Stefano is inspired by love stories, romance novels, forgotten objects, etc. To that end, it makes so much sense that he’s a wedding photographer. But a part of it is also the culture of the Studio where photographer Lucrezia Cosso works. “In my veins flows Italian, Argentine, Irish, Spanish, Lebanese and French blood. I like to think at me as a citizen of the world. Indeed my best friend is Japanese.”

He’s always on the search for what he says is authenticity in images. Part of that has made him very niche. “In my business I am deliberately small and I want stay in this way: I prefer to work for quality rather than quantity and to keep the artistic control over all my projects.” he says. “I offer photo services and own a small print lab I’m very proud of.”

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All images by Jez Sullivan. Used with permission.

Photographer Jez Sullivan is a creative that is heavily influenced by the world of cinema. He used to play in rock bands, and then a change in life made his creative energy take a different turn. But Jez has a very specific and unique creative vision because of, well, his vision. You see, (no pun intended), Jez suffered from an extreme astigmatism for a very long time. It stabilized, and he then took to translating his creativity into capturing images.

Jez likes to be very low profile, and that is partially how he captured the images for “Don’t Look Now.” Jez tells the Phoblographer that the project is inspired by Nic Roeg’s 1973 gothic horror starring Julie Christie & Donald Sutherland.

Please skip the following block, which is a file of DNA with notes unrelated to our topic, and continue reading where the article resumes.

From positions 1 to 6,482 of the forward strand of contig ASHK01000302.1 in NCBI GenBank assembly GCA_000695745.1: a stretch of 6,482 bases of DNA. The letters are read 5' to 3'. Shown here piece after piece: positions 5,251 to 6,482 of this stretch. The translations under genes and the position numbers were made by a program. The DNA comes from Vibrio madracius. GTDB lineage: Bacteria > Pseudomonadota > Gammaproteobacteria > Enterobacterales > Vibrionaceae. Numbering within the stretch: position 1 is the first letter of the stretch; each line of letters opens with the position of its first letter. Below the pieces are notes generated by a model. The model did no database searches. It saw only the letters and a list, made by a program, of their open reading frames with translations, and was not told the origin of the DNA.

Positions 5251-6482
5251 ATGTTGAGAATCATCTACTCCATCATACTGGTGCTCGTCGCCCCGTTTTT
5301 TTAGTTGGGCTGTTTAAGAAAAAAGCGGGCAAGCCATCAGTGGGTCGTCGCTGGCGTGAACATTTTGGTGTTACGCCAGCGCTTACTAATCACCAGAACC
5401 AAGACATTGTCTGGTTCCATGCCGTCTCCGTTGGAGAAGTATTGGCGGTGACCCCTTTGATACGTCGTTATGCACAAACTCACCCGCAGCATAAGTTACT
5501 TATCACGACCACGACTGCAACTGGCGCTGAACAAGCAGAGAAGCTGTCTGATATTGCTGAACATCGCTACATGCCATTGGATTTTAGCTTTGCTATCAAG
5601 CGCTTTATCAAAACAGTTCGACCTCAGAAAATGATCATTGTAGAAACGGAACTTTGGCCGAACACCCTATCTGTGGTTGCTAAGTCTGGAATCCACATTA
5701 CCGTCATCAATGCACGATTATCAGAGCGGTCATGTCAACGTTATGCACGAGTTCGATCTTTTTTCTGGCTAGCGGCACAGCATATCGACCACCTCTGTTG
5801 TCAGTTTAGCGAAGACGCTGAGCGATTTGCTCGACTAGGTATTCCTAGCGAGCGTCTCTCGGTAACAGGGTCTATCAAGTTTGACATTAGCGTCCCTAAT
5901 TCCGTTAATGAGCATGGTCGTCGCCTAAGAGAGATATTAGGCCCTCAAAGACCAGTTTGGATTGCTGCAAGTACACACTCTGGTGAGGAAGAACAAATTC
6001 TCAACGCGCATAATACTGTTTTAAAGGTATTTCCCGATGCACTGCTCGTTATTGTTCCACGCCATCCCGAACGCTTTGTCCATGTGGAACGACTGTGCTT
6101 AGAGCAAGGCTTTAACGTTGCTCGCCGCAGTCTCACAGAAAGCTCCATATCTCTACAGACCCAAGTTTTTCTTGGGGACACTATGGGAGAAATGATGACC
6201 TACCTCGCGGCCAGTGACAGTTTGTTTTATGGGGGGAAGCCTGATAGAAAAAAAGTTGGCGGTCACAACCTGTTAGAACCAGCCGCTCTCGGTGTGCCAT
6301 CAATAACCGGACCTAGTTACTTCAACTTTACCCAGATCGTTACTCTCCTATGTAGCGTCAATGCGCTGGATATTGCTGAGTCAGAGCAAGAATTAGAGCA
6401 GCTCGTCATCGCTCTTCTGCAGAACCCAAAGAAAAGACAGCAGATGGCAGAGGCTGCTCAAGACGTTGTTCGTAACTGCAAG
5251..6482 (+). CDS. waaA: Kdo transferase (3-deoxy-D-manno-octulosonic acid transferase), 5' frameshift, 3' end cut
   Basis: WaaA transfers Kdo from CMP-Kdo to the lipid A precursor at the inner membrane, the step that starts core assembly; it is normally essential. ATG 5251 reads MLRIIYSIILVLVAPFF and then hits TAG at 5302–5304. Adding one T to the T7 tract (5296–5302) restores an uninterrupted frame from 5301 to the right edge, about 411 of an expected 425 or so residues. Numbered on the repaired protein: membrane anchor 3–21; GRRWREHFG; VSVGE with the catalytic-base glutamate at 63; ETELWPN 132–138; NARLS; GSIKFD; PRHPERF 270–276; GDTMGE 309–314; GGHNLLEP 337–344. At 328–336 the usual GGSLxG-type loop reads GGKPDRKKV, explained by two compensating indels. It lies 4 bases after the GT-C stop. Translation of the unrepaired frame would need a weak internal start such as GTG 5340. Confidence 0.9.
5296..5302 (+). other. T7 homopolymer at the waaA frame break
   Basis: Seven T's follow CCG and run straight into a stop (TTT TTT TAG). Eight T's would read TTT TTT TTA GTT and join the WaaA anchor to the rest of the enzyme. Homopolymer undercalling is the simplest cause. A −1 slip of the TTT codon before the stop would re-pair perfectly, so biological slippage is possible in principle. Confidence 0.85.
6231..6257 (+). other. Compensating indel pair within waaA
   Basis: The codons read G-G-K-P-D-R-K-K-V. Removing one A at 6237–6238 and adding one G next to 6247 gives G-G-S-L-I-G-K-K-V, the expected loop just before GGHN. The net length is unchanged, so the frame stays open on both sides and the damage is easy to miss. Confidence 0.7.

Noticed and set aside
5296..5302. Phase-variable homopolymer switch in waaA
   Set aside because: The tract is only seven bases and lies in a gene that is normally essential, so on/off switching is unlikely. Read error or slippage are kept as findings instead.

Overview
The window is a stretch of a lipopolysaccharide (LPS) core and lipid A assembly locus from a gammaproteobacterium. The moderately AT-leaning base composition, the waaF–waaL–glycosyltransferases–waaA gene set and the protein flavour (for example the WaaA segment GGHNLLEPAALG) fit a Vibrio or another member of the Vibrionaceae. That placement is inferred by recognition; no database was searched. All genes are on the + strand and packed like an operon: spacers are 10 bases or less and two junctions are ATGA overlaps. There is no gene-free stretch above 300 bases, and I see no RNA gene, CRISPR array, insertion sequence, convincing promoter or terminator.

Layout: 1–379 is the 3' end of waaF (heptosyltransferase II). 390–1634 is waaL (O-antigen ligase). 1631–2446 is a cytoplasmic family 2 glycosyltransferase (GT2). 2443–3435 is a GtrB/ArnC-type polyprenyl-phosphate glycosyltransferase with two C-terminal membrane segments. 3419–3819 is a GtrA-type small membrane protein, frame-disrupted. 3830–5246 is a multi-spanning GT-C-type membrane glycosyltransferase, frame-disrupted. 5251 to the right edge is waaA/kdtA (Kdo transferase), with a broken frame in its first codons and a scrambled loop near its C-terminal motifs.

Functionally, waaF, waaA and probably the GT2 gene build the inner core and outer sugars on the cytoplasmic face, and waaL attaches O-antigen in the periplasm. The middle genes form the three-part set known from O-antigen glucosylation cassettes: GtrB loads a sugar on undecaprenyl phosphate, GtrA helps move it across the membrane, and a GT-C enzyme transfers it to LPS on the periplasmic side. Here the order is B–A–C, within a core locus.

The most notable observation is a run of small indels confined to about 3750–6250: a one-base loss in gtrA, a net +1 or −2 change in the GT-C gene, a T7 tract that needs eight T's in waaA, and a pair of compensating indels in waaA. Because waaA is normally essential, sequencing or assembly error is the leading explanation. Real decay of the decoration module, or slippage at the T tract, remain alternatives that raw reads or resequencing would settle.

“As a regular visitor to Venice, I was surprised at how many photographers fall into the trap of either producing ‘postcard’ type images, or simply using the theatre of the carnival as a backdrop.” says Jez.

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Chris Gampat The Phoblographer Peak Design Messenger bag review product images lifestyle (8 of 8)ISO 4001-125 sec at f - 2.8

Camera bags are even more numerous than cameras and lenses–and each one has its own specific target. Everyone has the camera bag that is just right for them. They can be tough to find, and some of them can be expensive because of heavy use of leather. The more affordable but stylish alternative is canvas. Canvas is also incredibly reliable and will last for many, many years.

If you’re looking for a low profile camera bag made in canvas, here are four that you’ll really enjoy.

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“They’re not perfect, none of the fathers are.” says photographer Zun Lee in the latest episode of InFrame, a video collaboration between Bas Berkhout and Format. “There is no such thing as the perfect father. And again, that’s something the media tries to tell us. That the antidote to the absent Black Father is some sort of perfect Dr. Cliff Huxtable type archetype that can make all these problems go away.”

Zun Lee hails from Toronto but grew up in Germany. and lots of his work tries to challenge the media’s stereotypes of African American families. What he didn’t realize in his work is that he actively photographed father-child interactions. Part of this comes from the fact that the father that he grew up with wasn’t so loving of a person.

The way it relates to his psychology and through his work is rather telling and very incredible.